My Top 8 Japanese Drugstore Finds

I love Japanese cosmetics and how different they are from the Western ones I was used to buying in the drugstores where I live. Maybe you have managed to find a good website that sells Japanese cosmetics or you are going to Japan and wanted to buy a few things to try out at home. I have put together some of my favourite Japanese skincare drugstore finds just for you!

I love Japanese cosmetics and how different they are from the Western ones I was used to buying in the drugstores where I live. Maybe you have managed to find a good website that sells Japanese cosmetics or you are going to Japan and wanted to buy a few things to try out at home. I have put together some of my favourite Japanese skincare drugstore finds just for you!

I know that the formulas used in Japan are different, however, I have found that products are more effective and usually more useful! In the West, a standard beauty routine revolves around face wash, toner, maybe serum then moisturiser. In Japan, make-up is removed with a special oil, then the face is washed with a foam cleanser and then peeled using a peeling gel. Then the face is dried, a cleansing water is applied, then a serum, sunscreen and a moisturiser are applied before you move on to makeup. Now while there is a large variety of such products in the UK (and many brands are now developing others to catch up with more advanced skincare and makeup trends elsewhere) Japan still stays ahead of the market with innovative formulas.

For me, Japanese cosmetics are simply better at the things I want most from my skin- plump, hydrated skin that doesn’t become dry as the day goes on, a wash formula that really gets down into the pores but doesn’t irritate, and a serum or oil that gives my skin the vitamins and collagen it needs.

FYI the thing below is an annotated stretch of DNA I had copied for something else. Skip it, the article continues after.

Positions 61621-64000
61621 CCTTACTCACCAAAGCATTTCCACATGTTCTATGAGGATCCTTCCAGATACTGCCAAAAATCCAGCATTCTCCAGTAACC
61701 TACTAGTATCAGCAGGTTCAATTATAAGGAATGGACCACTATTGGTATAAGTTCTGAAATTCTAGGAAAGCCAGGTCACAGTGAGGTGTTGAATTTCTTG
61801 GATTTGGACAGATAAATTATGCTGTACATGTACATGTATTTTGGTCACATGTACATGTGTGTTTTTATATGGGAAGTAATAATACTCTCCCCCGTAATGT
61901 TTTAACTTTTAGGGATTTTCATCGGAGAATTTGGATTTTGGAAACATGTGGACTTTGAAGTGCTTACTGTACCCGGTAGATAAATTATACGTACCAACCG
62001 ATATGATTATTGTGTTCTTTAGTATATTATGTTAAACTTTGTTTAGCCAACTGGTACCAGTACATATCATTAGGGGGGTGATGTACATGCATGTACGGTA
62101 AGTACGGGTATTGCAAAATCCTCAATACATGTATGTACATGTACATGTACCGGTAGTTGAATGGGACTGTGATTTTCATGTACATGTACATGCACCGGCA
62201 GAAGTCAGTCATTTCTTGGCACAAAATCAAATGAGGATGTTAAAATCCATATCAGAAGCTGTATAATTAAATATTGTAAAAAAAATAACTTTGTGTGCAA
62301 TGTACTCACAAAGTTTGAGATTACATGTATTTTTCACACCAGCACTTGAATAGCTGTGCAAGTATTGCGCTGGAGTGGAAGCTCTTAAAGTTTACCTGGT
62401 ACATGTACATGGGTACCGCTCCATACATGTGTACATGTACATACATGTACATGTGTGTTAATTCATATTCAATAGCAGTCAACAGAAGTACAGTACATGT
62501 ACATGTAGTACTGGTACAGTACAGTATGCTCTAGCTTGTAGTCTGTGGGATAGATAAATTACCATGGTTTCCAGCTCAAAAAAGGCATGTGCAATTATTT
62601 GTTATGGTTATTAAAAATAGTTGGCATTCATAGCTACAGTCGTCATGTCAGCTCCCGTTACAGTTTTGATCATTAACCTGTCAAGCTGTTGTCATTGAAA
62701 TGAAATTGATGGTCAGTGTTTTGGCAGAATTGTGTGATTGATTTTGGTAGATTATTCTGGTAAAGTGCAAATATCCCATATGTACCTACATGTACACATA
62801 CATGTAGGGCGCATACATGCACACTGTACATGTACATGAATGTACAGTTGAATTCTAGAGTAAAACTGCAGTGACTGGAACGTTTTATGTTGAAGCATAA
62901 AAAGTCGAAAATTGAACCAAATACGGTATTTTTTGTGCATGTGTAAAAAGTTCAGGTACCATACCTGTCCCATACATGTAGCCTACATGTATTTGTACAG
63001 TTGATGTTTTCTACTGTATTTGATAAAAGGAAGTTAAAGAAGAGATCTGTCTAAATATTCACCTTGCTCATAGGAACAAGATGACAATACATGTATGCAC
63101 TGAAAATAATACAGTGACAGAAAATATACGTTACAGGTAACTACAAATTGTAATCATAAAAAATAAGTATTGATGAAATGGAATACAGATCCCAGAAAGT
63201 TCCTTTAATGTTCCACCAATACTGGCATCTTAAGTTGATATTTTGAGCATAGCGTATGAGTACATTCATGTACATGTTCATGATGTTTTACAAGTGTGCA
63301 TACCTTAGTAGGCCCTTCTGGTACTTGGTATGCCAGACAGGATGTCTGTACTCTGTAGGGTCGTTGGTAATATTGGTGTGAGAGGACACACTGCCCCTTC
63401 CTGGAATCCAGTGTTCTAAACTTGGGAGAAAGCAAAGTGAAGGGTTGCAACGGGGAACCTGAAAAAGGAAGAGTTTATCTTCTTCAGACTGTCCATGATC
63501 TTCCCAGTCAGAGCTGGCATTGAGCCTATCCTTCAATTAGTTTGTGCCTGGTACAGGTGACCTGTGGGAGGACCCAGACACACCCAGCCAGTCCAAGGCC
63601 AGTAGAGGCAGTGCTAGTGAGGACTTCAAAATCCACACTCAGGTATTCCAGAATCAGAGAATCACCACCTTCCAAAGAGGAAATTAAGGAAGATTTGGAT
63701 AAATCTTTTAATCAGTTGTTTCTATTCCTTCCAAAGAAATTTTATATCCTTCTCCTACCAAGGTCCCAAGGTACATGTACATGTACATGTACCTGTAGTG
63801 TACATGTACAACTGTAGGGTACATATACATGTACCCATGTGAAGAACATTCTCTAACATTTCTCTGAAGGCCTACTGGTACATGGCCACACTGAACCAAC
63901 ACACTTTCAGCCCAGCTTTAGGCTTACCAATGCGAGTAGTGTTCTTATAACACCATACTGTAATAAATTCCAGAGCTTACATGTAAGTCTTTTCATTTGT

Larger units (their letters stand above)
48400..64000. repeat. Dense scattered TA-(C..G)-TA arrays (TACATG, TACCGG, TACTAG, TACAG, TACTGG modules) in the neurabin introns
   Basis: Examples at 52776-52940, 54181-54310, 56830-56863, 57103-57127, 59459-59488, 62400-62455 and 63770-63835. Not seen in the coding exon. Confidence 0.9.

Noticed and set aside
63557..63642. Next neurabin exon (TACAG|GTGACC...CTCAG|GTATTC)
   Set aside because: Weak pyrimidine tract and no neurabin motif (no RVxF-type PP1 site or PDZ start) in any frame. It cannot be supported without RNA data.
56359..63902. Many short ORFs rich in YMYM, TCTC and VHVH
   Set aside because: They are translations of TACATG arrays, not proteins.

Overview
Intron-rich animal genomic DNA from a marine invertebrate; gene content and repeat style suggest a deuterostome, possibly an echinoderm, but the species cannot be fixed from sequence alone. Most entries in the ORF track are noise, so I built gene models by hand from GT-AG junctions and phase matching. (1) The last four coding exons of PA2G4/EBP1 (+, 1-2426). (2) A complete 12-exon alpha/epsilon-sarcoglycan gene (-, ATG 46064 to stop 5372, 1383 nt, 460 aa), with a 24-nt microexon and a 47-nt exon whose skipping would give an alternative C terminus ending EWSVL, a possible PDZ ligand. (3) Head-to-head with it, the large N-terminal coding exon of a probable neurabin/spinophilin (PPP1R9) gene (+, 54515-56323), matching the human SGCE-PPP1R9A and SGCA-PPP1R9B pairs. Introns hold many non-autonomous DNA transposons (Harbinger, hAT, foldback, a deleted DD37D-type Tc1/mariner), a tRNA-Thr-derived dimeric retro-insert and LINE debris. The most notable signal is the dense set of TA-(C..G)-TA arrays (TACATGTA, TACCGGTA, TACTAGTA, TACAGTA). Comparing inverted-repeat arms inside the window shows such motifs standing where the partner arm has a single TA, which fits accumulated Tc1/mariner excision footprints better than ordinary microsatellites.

Japanese cosmetics are a kind of holy grail in beauty products, as their formulas are usually stronger and more effective than Western cosmetics. Some famous Japanese cosmetic lines like SKII and Shiseido use specific Japanese ingredients to combat dryness in the skin and to add more bounce to the skin. These are usually fermented food ingredients- things like rice malt (Pithera in SKII), miso and sake are used to polish the skin with enzymes.

Other products, like Japanese sheet masks, have become very popular in the West for their anti-aging properties and highly moisturising serums. Every time I go to Japan I stock up on face masks (which come in massive packs!) and foaming cleanser, which builds up into a huge foam ball that you then pat into your face. It cleans much better than a regular face wash as the foam created smaller particles, which then penetrate your pores.

Japanese hair products are also very good and I have found them to strip the hair less of oils which restores its natural shine. Japanese women are known for their beautiful sleek hair, and the majority of them will use light hair oils like the Camellia flower hair oils (found in Tokyu Hands and major department stores), which are relatively cheap in Japan and really do make your hair sleek and beautiful! There are far too many good products in Japan to name them all in one post, however, I will be buying and trying out more and more with every trip. Many of them are easy to use, with pretty packaging which I would love to show you! Please tell me if you would like to see tutorials on how to use the products, as I know they can be sometimes confusing to use due to the instructions being written in Japanese.

All of the product prices here are without Japanese tax (and if you are a tourist, more and more shops are offering their products tax-free as long as you have brought your passport with you.)

My Top 8 Japanese Drugstore Finds

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1. Poretol Pore Cleansing Brush

The first from the left is the Poretol Pore Cleansing nose brush. It is used after steaming your face and washing it as the final step to remove blackheads and whiteheads. It is very useful, just make sure you steam your face and wash it first as it won’t be very useful otherwise! It has compacted bristles which are supposed to aid the clearing of the skin. Also, try not to press down the brush when you are using it on your nose, as this will simply push down on filled pores instead of clearing them out. It is more of a ‘sweeping out’ motion than a ‘digging in’ one.

2. Keratin Removing Smoothing Gel